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An evaluation of the nurse practitioner role in a major rural emergency department


Esther Chang Dean, Faculty of Health, University of Western Sydney Hawkesbury, Locked Bag 1, Richmond, NSW 2753, Australia.


An evaluation of the nurse practitioner role in a major rural emergency department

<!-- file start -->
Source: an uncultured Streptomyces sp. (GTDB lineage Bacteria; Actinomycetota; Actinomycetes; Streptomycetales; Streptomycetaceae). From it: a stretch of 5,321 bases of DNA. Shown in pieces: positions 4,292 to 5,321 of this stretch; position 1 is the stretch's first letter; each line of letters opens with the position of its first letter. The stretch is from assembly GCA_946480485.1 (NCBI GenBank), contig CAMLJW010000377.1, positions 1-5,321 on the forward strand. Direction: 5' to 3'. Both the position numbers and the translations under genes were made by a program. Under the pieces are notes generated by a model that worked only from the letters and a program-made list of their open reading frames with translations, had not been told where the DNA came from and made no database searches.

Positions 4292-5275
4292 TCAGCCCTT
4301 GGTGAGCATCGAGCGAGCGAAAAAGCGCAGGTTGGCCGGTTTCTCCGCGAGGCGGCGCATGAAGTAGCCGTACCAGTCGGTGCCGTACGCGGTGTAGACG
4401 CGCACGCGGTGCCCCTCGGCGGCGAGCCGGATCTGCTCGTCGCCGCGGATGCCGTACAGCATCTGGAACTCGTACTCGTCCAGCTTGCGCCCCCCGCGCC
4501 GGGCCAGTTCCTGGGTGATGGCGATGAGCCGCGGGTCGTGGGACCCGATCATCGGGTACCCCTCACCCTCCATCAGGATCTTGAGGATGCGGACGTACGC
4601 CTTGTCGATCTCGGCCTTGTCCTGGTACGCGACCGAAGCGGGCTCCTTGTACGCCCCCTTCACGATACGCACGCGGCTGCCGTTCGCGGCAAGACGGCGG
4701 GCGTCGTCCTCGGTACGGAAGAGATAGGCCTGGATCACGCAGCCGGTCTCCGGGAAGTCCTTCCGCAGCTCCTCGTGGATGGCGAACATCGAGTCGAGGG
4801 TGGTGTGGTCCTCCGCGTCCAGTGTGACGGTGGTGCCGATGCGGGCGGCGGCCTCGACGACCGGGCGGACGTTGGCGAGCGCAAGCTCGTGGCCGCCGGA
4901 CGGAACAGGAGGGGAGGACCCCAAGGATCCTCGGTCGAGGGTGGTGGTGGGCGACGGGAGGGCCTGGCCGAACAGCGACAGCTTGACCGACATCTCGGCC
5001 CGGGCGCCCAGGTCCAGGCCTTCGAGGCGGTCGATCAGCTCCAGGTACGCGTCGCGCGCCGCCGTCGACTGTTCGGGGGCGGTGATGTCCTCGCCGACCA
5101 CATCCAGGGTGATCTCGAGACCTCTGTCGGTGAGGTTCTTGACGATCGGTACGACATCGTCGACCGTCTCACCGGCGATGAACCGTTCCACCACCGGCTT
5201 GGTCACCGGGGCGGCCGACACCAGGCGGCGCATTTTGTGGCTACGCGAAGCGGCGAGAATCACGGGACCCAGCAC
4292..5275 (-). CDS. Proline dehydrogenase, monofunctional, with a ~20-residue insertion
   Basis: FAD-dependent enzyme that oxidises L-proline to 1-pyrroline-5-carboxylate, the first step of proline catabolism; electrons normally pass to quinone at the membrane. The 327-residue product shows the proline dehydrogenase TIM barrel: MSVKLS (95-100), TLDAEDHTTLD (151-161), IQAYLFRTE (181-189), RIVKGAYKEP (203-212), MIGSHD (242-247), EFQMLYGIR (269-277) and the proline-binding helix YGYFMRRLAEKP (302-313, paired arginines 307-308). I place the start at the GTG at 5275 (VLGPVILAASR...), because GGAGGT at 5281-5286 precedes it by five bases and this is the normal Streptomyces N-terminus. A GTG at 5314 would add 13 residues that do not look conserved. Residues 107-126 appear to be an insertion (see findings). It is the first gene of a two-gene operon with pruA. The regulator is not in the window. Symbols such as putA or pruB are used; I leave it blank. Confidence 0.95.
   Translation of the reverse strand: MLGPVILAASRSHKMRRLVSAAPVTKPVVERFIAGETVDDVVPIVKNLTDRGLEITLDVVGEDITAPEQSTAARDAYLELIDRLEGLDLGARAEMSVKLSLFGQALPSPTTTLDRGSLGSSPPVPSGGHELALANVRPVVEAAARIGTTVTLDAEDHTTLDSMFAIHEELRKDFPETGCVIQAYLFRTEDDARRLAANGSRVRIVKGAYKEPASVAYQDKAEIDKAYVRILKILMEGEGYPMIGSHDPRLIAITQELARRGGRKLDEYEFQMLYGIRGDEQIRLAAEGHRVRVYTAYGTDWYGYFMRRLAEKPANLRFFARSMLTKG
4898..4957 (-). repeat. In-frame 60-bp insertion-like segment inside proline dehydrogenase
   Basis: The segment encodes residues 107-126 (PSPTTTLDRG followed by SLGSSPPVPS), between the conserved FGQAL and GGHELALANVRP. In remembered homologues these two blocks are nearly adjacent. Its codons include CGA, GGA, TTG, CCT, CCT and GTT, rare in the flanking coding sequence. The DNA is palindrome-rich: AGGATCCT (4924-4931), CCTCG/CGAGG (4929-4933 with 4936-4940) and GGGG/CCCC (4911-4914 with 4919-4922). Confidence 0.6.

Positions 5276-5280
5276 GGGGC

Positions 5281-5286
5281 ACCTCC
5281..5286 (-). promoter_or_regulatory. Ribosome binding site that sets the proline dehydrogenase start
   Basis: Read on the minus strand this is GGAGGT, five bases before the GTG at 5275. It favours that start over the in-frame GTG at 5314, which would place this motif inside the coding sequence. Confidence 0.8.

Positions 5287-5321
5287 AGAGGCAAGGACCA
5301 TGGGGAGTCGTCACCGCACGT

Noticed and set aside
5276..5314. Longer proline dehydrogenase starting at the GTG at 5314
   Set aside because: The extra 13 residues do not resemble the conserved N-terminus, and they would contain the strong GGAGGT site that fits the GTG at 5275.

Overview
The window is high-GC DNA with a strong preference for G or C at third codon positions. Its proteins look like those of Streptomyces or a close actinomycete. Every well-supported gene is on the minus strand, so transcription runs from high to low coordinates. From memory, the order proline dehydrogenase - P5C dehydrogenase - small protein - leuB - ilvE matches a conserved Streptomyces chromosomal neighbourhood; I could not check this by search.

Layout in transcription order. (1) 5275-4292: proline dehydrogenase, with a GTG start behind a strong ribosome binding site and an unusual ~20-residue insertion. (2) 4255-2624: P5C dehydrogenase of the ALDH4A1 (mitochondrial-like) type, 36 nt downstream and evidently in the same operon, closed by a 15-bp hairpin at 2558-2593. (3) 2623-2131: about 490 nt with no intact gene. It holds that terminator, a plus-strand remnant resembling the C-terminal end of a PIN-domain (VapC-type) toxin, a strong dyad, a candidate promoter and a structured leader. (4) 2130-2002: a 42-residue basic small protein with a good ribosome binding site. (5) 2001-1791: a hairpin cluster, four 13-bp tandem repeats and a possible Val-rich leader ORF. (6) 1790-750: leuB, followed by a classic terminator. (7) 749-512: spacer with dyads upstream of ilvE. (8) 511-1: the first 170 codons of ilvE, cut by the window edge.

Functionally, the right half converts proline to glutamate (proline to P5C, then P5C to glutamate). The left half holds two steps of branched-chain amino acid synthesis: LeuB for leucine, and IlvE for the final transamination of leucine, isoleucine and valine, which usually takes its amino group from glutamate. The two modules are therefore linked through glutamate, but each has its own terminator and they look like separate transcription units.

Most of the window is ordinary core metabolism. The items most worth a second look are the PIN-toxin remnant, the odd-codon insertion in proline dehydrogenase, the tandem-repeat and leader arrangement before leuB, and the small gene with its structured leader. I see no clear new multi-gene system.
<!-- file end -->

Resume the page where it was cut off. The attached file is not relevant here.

The purpose of this pilot study was to investigate whether nurse practitioners are able to provide a level of primary health service applicable to remote/isolated settings in wound management and treatment of blunt limb trauma. It was hypothesized that there would be no significant difference in the quality of care, or the level of client satisfaction, provided by the medical officers and the nurse practitioners in the study. Two groups participated in the study, nurse practitioners and medical officers. The study used a randomized trial design. Data were collected using quantitative and qualitative methods. Two hundred and thirty-two clients participated in the study. Of this number 63 were supervized cases in the pilot trial. In the randomized trial participants were distributed between nurse practitioners and medical officers (n = 169), of which 91 were randomized to medical officers and 78 to nurse practitioners. Telephone interviews were conducted to evaluate client satisfaction. The majority of study participants were surveyed for client satisfaction (n = 132). This represents approximately 78% of the randomized sample and multivariate analysis was carried out on the data. Study results indicate that there were no significant differences between the two groups in relation to client satisfaction. Very positive outcomes of treatment were consistent across groups in the study. The study also found that there was strong support for the role of the nurse practitioner in the rural emergency setting. Recommendations include further research to measure the efficacy of nurse practitioners utilizing the selected competencies in remote/isolated settings.